Chlamydia is the most commonly reported sexually transmitted infection of bacterial origin in the US. Infections are often asymptomatic and, if left untreated, can lead to pelvic inflammatory disease, ectopic pregnancy, and infertility. The causative agent is the obligate intracellular pathogen Chlamydia trachomatis, which, upon infec- tion of epithelial cells of the genital tract, establishes its replication niche within a membrane-bound compart- ment called the inclusion. Central to inclusion maturation is a subset of type III translocated effector proteins, the Inc proteins, which by their strategic insertion into the inclusion membrane can intersect the vesicular and non-vesicular trafficking pathways of the host. Our lab has shown that two of these Inc proteins, IncD and IncV, are enriched at ER-inclusion membrane contact sites (MCS), which are area where the endoplasmic reticulum (ER) and the inclusion membrane are maintained in close apposition. In uninfected cells, the ER establishes MCS with various organelles and MCS biology (i.e. non vesicular transfer of lipid or ion) relies on functional components involved in lipid or ion transfer and structural components that tether the organelles in close appo- sition. However, there is increasing recognition that functional components can also act as tethering molecules. Here, we aim to determine if this concept extends to MCS in the context of Chlamydia infection by investigating the mechanisms by which the ER and the inclusion membranes are tethered to one another. We built upon our previous results showing that IncV, through direct interaction with the ER-resident protein VAP and by molecu- lar mimicry of eukaryotic VAP binding motifs (i.e. FFAT motifs), is sufficient to tether the ER to the inclusion. However, our genetic data indicate that, although sufficient, IncV is not essential for MCS formation, suggest- ing that redundant mechanisms exist. Interestingly, our group has previously shown that at ER-Inclusion MCS, the bacterial Inc protein IncD interacts with the host ceramide transfer protein CERT, which binds to the ER- resident VAP proteins. The IncD/CERT/VAP complex is considered a functional component because of its pro- posed role in lipid transfer. However, a potential role for the IncD/CERT/VAP complex in tethering has not been investigated. In this proposal will test the central hypothesis that ER-inclusion MCS formation relies on the re- cruitment of the ER-resident VAP protein through interaction with the Chlamydia Inc proteins IncV and IncD.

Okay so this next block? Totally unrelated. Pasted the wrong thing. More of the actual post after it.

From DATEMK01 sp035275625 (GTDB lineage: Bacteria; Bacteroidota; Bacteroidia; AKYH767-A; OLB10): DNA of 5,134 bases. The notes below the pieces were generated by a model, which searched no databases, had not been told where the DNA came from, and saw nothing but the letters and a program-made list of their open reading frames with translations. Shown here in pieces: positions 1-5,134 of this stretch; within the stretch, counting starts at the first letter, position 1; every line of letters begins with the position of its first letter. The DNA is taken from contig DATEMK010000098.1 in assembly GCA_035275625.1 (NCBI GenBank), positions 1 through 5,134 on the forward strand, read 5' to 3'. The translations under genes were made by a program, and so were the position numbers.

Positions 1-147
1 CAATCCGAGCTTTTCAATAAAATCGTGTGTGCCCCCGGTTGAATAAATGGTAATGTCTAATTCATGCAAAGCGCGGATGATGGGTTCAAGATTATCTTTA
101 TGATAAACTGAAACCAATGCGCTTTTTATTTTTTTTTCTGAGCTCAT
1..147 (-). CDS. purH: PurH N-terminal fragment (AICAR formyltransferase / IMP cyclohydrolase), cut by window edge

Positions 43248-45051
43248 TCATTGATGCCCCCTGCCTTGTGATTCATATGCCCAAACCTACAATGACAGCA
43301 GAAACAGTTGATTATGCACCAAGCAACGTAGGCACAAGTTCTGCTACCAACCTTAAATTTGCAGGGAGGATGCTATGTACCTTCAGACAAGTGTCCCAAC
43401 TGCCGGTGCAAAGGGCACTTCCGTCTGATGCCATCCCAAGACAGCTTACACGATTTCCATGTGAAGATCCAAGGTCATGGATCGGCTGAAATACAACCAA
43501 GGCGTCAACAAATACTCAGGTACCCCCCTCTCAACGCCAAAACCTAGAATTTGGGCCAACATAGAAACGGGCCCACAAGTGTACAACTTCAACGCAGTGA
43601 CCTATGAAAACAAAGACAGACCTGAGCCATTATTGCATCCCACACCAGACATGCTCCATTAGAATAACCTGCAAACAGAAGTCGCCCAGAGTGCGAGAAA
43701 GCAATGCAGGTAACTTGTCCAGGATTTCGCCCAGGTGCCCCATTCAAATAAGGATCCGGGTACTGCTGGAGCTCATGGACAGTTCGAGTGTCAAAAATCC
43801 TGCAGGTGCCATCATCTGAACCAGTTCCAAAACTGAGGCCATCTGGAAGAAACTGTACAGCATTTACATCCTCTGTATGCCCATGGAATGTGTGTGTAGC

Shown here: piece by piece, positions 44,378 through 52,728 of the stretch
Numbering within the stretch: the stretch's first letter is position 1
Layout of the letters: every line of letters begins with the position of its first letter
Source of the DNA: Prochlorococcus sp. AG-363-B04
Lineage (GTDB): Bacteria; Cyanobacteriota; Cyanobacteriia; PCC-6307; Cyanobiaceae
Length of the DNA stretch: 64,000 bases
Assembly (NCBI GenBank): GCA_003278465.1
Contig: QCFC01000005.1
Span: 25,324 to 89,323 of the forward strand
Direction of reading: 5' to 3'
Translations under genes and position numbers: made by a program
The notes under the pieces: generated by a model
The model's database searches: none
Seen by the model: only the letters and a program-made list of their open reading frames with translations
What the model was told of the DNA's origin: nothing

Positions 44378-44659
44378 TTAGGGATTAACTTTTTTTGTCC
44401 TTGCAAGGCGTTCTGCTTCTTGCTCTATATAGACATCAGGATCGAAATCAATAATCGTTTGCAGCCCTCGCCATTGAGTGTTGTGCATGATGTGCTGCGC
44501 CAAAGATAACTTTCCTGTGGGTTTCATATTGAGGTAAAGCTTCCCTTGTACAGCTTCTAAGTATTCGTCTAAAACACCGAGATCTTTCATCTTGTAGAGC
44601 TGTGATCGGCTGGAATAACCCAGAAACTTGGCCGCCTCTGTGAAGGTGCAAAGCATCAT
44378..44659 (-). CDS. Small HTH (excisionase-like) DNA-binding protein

In Aim1, we will determine the mechanism supporting the IncV-dependent formation of MCS.
In Aim2, we will de- termine the respective contributions of the IncV-VAP and IncD-CERT-VAP complexes in ER-Inclusion MCS formation. Altogether our approach will lead to a better understanding of the mechanisms used by Chlamydia to tether the ER to the inclusion, which may reveal novel therapeutic targets to treat and prevent Chlamydia infections. !
Chlamydia trachomatis is the leading cause of sexually transmitted infection of bacterial origin in the US. Infec- tions are often asymptomatic and, if left untreated, can lead to permanent damage of the reproductive organs. Our studies focus on determining the molecular mechanisms that allow C. trachomatis to establish its intracel- lular niche and may assist in the design of new therapeutic interventions.!